Cons of secured business financing include:
  • Value shifting: The assets you agreed on may lose value over time. If that’s the case, your lender may require you to pledge additional assets to make up for the difference to keep the loan. Similarly, if you default and your lender sells the assets and the proceeds are less than what you owe, you’ll have to pay the difference.        
  • Risk of losing collateral: Possibly the most significant downside to a secured loan is that you could lose the asset you pledged. In some situations, you could lose equity you’ve built up in that property.   

What is an Unsecured Loan?

Of course, a business owner might not have the collateral a secured loan requires, though. If that’s your situation, you can apply for an unsecured small business loan. In this case, the bank or lender will rely on your credit history, meaning that it’s likely to accept only trustworthy applicants. The lender might still ask you for a personal guarantee (a written promise to pay back the loan yourself if your business cannot). Depending on your agreement, if your business defaults, the lender may still be able to seize your personal assets as compensation or take legal action. At the very least, your credit will probably be damaged. Any dent in your credit history could affect your ability to borrow funds down the road.Since an unsecured loan comes with greater risk to the lender, interest rates are usually higher than those you’d see with a secured business loan.Many kinds of loans can be unsecured. A few types that are often unsecured include:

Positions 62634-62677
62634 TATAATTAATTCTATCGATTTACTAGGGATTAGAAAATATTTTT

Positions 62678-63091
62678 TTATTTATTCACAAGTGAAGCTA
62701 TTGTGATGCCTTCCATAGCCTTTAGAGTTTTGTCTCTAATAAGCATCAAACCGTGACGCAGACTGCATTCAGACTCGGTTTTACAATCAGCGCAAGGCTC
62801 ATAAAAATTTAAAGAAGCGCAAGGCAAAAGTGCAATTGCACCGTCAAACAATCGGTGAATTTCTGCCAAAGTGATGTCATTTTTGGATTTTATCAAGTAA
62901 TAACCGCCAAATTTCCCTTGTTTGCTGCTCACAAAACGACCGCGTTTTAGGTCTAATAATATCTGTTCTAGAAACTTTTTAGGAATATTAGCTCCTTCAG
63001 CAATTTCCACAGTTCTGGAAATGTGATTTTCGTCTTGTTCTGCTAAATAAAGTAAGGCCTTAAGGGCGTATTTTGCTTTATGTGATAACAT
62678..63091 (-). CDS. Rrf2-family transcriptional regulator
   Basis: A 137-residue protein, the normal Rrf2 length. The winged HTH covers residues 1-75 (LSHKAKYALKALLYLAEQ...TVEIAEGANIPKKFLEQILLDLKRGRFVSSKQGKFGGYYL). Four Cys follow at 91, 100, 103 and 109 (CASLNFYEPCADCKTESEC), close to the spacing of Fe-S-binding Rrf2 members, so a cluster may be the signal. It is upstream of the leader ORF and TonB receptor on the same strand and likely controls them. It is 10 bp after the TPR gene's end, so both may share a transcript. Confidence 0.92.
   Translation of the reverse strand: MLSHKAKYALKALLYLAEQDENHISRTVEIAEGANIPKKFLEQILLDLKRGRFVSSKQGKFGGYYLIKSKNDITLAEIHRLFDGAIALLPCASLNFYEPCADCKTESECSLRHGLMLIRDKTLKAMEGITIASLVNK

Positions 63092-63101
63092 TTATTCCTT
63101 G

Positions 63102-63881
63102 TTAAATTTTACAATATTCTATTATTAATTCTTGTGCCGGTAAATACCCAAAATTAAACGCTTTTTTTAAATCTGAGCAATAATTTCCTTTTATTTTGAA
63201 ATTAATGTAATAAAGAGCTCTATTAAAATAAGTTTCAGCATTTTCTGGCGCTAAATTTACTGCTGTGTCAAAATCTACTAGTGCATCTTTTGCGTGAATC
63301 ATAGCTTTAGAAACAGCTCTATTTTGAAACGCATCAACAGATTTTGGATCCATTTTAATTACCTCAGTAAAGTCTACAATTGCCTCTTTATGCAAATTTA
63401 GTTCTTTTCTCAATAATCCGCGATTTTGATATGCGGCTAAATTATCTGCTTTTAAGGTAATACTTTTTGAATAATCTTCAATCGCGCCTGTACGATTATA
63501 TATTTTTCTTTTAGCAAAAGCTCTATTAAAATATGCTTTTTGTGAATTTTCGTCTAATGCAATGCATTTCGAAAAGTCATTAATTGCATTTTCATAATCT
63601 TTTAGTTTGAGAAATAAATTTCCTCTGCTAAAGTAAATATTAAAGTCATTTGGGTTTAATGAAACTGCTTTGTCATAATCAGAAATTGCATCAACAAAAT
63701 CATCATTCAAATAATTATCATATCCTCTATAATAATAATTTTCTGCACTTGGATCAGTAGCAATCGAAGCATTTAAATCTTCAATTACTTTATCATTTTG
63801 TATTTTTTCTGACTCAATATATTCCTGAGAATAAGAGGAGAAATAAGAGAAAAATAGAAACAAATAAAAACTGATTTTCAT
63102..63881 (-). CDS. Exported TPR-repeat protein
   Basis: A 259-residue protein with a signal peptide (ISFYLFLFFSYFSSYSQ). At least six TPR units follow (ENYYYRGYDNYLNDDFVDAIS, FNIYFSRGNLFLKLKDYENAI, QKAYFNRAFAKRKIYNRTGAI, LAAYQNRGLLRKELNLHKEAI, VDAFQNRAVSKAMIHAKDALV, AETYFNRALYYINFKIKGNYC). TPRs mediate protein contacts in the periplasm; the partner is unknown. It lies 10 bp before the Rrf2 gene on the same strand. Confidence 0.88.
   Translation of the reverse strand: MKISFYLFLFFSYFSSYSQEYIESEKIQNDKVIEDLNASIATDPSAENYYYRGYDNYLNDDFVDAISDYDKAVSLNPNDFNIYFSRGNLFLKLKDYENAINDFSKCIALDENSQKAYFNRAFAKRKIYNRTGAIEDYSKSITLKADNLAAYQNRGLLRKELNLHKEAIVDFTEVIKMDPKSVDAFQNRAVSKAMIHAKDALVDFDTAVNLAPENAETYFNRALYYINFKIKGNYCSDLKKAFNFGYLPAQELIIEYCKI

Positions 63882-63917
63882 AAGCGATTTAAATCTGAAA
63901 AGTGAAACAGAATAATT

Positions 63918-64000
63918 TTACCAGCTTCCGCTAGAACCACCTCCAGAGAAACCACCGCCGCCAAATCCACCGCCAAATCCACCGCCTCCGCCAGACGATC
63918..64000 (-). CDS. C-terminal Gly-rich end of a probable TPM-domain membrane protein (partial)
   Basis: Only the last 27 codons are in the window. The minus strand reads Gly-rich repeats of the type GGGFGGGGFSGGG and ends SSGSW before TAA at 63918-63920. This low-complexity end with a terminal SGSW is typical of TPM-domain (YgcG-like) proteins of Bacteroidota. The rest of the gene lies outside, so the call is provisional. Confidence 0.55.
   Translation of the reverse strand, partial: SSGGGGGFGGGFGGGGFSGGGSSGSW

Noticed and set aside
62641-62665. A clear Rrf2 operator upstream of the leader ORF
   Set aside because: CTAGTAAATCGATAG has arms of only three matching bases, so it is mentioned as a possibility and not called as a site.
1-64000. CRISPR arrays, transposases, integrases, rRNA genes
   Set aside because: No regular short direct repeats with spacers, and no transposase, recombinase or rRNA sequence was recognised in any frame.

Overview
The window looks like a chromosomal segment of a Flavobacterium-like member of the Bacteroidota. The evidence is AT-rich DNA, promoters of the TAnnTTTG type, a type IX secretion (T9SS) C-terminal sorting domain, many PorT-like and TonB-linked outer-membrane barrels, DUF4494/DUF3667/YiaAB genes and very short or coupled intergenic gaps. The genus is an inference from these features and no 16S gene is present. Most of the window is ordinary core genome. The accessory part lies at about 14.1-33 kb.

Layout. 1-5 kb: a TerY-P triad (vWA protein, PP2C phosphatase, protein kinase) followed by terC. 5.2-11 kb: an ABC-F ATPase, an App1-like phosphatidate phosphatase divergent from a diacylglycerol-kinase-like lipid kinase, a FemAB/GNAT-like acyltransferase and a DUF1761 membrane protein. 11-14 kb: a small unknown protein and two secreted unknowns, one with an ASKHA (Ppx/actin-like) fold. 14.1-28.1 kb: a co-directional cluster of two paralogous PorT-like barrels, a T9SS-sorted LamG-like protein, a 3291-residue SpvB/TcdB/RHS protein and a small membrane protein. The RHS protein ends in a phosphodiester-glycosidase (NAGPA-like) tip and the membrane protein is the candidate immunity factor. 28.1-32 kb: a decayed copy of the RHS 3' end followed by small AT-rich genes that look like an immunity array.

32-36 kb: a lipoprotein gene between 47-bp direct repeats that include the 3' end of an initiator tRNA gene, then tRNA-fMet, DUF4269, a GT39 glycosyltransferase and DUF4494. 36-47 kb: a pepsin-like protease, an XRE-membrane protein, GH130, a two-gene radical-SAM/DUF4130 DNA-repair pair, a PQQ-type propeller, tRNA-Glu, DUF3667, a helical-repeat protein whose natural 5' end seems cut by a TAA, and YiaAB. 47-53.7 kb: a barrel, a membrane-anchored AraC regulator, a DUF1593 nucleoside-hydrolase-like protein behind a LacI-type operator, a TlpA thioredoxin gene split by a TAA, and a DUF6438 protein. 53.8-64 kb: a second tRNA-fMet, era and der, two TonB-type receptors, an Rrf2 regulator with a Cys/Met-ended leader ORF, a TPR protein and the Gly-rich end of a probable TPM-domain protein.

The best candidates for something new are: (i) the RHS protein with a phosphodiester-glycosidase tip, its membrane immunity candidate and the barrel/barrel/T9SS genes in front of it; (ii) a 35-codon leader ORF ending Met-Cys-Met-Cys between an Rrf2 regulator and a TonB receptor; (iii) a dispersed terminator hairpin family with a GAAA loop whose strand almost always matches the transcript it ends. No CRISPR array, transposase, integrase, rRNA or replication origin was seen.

• Business credit cards
  • Business lines of credit
  • Construction loans

Pros and Cons of Unsecured Business Loans